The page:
|||Arifutzzaman et al., 2023||MXene-functionalized Gr at 0.02% wt.||Silicone Oil||Approximate 68% increase in the TC.||Thermal stability up to near 393 °C.|
The viscosity decreased by approximately 31 with the increase of 25 °C in the temperature.
|||Sundar et al., 2023||MXene at from 0.1% wt. to 1.0% wt.||Water and Ionic Liquid Mixture||56.6% increase in the TC at 1.0% wt.||Approximate 18% increase in the viscosity at 1.0% wt.|
|||Qu et al., 2023||MXene at from 10 to 300 p.p.m.||Water||63.5% increase in the photothermal conversion efficiency at 220 p.p.m.||Approximate 12% increase in the temperature rise at 220 p.p.m.|
|Reference||Authors/Year||Concentration||Base Fluid||Main Findings||Remarks|
|||Ahammed et al., 2016||Gr–Al2O3 at 0.1% vol.||Water||Increase of approximately 63.1% in the HTC. |
Increase in the pressure drop of approximately 20.3%.
|Increase in the cooling capacity and coefficient of performance of a thermoelectric cooler by nearly 31.8%. |
Decrease in the total entropy generation in a heat exchanger of 19.6%.
|||Verma et al., 2018||MWCNTs-CuO and MWCNTs-MgO at 0.25% to 2% vol.||Water||Increases in the thermal efficiency of a flat plate solar collector for the MWCNTs-CuO was approximately 18% at 0.75% vol. and at mass rate of nearly 0.025 kg/s compared with the water alone, and nearly 20.5% for the MWCNTs-MgO.||Increase in the exergetic performance of the MWCNTs-CuO of 30.09% compared with the water alone. The homologous value for the MWCNTs-MgO was nearly 33.8% compared with the water itself.|
|||Omri et al., 2022||Gr–copper oxide at concentrations until 1% wt.||Water||HTC increases of approximately 23.7% and of nearly 79.7% at 0.2% wt. and 1% wt., respectively.||Use of a vertical helical coil heat exchanger.|
|||Mahamude et al., 2022||Gr–crystal nano cellulose at 0.1%, 0.2%, and 0.5% vol.||Water and ethylene glycol mixture||194% increase in the TC.||Maximum efficiency of a flat plate solar collector of approximately 16.9% at 0.5% wt.|
|||Jin et al., 2022||Gr–MXene at 1.8% wt. Gr + 0.2% wt. MXene, 1.5% wt. Gr + 0.5% wt. MXene, and 1.0% wt. Gr + 1.0% wt. MXene||Water||Approximate 60% increase in the TC with the 1.8% wt. Gr + 0.2% wt. MXene.||The viscosity and viscosity increase in the Gr–MXene nanofluids decreased as MXene concentration increased.|
|Reference||Authors/Year||Nanomaterial/Concentration||Base Fluid||Heat Exchanger Type||Main Findings||Remarks|
|||Esfahani and Languri 2017||GO at 0.01% and 0.1% wt.||Water||Shell and tube||Increases of 8.7% and 18.9% in the TC at 0.01 wt.% and 0.1 wt.% and at 25 °C and 40 °C, respectively.||Decreases of 22% and 109% in the exergy loss at 0.01 and 0.1 wt.% under laminar regime.|
|||Poongavanam et al., 2019||MWCNTs at 0.2%, 0.4%, and 0.6% vol.||Solar glycol||Shot Peened Double Pipe||Increase of approximately 115% in the HTC at 0.6% vol. and at a mass flow rate of 0.04 kg/s. |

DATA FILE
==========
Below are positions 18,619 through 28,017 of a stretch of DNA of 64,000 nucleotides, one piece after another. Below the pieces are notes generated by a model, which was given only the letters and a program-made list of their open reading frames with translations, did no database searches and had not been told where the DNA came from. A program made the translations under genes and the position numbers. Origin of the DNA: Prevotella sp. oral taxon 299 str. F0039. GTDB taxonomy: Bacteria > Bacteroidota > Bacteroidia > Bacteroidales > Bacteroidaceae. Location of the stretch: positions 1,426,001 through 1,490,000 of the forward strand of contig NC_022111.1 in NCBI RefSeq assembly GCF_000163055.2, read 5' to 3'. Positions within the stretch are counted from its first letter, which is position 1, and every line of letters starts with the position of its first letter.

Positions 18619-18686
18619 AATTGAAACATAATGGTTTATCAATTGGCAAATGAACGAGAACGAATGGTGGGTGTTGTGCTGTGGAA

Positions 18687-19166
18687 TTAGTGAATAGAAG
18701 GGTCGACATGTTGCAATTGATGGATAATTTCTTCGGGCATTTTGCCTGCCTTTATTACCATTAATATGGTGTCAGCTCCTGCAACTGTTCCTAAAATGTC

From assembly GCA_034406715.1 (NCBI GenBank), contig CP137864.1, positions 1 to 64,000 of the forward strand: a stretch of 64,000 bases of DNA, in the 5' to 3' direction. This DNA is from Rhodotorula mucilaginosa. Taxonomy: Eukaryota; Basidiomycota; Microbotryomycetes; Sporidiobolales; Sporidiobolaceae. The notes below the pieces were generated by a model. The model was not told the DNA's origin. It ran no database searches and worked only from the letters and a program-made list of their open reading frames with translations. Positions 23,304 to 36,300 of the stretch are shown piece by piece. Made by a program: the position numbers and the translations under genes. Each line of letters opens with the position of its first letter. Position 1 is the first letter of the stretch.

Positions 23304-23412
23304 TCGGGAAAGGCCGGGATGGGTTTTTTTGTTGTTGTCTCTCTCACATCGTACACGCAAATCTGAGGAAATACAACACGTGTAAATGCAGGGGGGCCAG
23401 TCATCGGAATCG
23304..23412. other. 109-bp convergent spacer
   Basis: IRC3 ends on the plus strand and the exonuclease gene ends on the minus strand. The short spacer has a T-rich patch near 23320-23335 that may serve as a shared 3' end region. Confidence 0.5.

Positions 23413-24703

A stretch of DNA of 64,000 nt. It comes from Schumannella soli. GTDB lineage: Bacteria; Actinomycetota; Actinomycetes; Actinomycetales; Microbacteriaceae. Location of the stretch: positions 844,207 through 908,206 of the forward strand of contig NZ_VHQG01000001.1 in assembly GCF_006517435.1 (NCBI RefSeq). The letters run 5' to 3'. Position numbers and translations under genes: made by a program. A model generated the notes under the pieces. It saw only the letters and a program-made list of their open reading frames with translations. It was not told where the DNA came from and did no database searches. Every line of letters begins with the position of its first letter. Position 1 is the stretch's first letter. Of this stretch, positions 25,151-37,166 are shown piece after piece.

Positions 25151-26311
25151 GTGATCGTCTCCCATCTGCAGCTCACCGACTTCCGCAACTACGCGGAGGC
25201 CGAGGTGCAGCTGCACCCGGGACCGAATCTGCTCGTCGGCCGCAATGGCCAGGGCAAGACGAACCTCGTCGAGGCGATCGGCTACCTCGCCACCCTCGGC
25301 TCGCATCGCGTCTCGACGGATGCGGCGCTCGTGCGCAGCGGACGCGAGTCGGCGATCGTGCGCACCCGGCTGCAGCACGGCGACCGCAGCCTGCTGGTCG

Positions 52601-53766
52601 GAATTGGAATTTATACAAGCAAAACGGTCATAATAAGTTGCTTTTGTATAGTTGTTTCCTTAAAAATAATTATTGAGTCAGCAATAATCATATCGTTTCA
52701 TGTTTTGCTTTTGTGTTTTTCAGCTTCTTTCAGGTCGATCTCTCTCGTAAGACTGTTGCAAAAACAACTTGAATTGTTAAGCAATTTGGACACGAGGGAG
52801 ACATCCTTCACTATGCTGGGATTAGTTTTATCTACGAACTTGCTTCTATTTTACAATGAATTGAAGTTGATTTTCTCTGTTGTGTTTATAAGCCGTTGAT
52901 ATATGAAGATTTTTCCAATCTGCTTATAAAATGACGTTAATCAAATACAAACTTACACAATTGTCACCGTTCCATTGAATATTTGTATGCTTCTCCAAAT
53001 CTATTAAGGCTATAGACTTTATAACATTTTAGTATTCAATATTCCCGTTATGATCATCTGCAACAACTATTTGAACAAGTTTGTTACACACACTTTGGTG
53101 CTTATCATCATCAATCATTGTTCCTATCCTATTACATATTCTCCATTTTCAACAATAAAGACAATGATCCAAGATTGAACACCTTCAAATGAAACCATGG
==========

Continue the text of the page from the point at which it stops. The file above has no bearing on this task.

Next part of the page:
Increase of approximately 30.6% in the TC at 0.6% vol. and temperature values between 30 °C and 50 °C.
|Increase of 1.56 times in the pressure drop at 0.6% vol. and at mass flow rate of 0.08 kg/s.|
|||Fares et al., 2020||Gr at 0.2% wt.||Water||Shell and tube||Increase in the HTC of 29% at 0.2% wt.||Increase in the thermal efficiency of 13.7% at 0.2% wt.|
|||Sen and Variyenli, 2021||Gr–CuO at 0.5% vol.||Water||Concentric tube||Increase of 9.6% in the HTC.||Decrease of 55% in the total exergy loss.|
|||Abdalahh et al., 2021||Gr at 0.02%, 0.055%, and 0.06% wt.||Water||Double||Increase of 51.1% at a Reynolds number of 425 and at 0.06% wt. and 0.055% wt.||The pressure drop and pumping power were higher at 0.06% wt. than at the other concentrations.|
|Reference||Authors/Year||Nanomaterial/Concentration||Base Fluid||Main Findings||Remarks|
|||Hassan et al., 2020||Gr at 0.05%, 0.1%, and 0.15% vol. and RT-35HC phase change material||Water||Decreases of 23.9 °C, 16.1 °C, and 11.9 °C in the PV temperature for nanofluid-based PVT/PCM system, water-based PVT/PCM system and PV/PCM system, respectively.|
Increase of 17.5% in the thermal efficiency of the hybrid PVT/PCM system in comparison to that of the water-based hybrid PVT/PCM system, and overall efficiency increase of 12%.
|Increases of 23.9%, 22.7%, and 9.1% in the electrical efficiency, respectively, in reference to the conventional PV system.|
|||Abdelrazik et al., 2020||rGO–Ag from 0.0005% to 0.05% wt.||Water||The hybrid solar PV/T system with rGO–Ag/water nanofluids obtained thermal efficiencies between 24% and 30%.||Improved performance at concentrations inferior to 0.0235% wt. compared to the PV system without the integration of optical filtration.|